Sports photography: Great fun, great challenge

I love the Olympics. It’s the best time to view water polo and women’s sports. I marvel at the myriad body shapes and talents. I love the history of the events. I am an Olympics nerd, and this time every four years I watch a LOT of TV.

The beautiful HD video that streams into our homes every day masks the difficulty that is sports photography. Sports photography is the most challenging type of photography I’ve encountered. Subjects move quickly, and you can’t always get very close to them. For indoor events, available light is limited, strange in color, or multi-colored. The subject can approach quickly making depth-of-field an issue. My favorite sports, water sports, have a couple extra layers of difficulty: the camera dislikes water, and half the game happens under it. I’m still not as good at sports photography as I’d like to be.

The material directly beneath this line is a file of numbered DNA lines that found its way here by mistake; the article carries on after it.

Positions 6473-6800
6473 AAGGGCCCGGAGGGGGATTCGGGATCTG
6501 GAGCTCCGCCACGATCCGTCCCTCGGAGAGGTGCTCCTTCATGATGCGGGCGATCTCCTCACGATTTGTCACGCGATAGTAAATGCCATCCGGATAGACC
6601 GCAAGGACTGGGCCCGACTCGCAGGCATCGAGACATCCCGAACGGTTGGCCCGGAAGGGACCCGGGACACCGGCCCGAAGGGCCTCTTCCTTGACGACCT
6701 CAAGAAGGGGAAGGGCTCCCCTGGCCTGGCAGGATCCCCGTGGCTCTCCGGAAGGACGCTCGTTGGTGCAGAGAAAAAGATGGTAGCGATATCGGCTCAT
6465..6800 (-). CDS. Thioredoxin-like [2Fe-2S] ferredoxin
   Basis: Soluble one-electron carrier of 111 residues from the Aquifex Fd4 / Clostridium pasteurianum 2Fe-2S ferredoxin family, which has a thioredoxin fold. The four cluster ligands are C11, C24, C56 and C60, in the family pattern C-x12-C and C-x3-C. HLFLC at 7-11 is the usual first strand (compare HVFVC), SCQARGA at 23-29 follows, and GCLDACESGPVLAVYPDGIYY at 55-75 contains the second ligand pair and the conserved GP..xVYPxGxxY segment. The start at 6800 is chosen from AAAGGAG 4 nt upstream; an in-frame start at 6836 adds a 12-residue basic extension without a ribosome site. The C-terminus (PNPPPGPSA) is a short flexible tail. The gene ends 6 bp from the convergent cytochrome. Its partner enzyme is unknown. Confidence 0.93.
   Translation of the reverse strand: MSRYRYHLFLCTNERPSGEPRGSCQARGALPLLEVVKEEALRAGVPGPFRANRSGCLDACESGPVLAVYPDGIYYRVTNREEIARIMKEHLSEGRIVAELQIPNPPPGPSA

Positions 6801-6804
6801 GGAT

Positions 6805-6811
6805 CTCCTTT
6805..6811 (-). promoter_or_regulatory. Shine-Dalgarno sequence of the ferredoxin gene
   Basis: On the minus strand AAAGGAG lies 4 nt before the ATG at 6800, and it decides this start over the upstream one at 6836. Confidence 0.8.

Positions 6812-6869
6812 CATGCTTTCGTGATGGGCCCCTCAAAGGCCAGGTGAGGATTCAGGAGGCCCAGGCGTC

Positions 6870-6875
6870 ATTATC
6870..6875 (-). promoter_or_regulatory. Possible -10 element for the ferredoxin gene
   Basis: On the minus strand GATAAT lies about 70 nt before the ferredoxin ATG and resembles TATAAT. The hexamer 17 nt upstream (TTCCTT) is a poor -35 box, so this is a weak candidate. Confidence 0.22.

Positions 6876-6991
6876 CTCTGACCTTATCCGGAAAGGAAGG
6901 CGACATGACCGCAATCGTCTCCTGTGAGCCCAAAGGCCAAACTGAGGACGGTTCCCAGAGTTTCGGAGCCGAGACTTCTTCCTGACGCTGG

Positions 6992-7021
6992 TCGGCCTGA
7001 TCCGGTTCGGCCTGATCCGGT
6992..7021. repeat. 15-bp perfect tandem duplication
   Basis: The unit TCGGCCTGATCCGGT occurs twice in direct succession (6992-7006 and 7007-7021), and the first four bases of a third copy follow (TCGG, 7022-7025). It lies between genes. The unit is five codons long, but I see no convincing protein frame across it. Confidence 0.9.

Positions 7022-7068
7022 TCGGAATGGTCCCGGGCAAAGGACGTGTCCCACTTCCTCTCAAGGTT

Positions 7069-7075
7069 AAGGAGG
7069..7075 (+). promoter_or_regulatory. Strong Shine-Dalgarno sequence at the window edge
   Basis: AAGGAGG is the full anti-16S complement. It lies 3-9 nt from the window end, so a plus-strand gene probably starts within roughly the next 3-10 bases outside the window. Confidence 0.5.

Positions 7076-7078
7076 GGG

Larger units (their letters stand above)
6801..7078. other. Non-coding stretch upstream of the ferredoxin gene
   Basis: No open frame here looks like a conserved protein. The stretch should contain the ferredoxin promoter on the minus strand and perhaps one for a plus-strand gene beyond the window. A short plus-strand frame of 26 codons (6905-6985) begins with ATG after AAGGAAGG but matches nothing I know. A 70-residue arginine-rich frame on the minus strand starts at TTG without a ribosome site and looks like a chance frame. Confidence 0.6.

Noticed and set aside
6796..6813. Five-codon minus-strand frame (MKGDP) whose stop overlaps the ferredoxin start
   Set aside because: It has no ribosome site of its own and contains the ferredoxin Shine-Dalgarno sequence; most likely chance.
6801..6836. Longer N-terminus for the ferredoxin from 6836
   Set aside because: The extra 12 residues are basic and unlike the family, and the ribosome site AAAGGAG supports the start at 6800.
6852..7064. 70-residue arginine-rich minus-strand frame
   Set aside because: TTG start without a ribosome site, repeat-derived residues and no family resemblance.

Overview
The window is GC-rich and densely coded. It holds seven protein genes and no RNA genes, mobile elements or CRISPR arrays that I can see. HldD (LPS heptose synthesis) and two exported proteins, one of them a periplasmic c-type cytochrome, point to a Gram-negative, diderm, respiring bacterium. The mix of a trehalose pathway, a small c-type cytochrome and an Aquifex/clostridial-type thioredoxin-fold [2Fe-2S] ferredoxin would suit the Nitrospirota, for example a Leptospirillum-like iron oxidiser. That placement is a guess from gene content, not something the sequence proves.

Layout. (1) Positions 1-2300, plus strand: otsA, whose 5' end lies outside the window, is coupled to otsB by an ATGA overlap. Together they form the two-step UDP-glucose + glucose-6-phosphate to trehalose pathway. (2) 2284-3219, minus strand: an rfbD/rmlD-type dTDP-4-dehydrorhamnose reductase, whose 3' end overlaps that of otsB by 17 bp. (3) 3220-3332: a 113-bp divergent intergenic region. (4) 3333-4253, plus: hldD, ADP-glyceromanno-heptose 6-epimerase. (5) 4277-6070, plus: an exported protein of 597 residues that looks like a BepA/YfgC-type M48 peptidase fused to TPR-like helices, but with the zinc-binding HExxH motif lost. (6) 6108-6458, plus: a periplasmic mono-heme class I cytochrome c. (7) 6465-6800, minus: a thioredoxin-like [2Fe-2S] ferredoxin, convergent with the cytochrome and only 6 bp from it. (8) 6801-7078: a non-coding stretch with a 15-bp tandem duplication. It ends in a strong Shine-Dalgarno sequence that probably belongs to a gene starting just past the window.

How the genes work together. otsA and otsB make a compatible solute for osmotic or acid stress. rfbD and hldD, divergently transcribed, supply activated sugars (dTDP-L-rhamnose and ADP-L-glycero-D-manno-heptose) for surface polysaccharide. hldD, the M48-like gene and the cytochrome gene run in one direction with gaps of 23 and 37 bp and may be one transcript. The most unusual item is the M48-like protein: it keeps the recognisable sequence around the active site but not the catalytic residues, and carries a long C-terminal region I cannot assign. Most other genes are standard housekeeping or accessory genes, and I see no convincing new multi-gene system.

Below are a few of my favorite sports images from over the years. Some are very old and maybe not as good as newer ones, but I remember the feeling I got capturing them. I remember how I fought for good images with my low-ISO camera and my poor-quality zoom. I spent hours in post-processing working to get what I could.

If you’re interested in sports photography, college events are great practice grounds. You can often get closer than at pro events and catch unusual sports too. Be aware of the camera policies in place, however. When I moved to Virginia, I was dismayed to find that the ACC allows no lenses over 3 inches in length, at least for football. If you can get close to the action, beware for your body and your camera. I developed a great reflex for shielding the camera from splashes during water polo games.

And without further ado, some of my favorite sports images.

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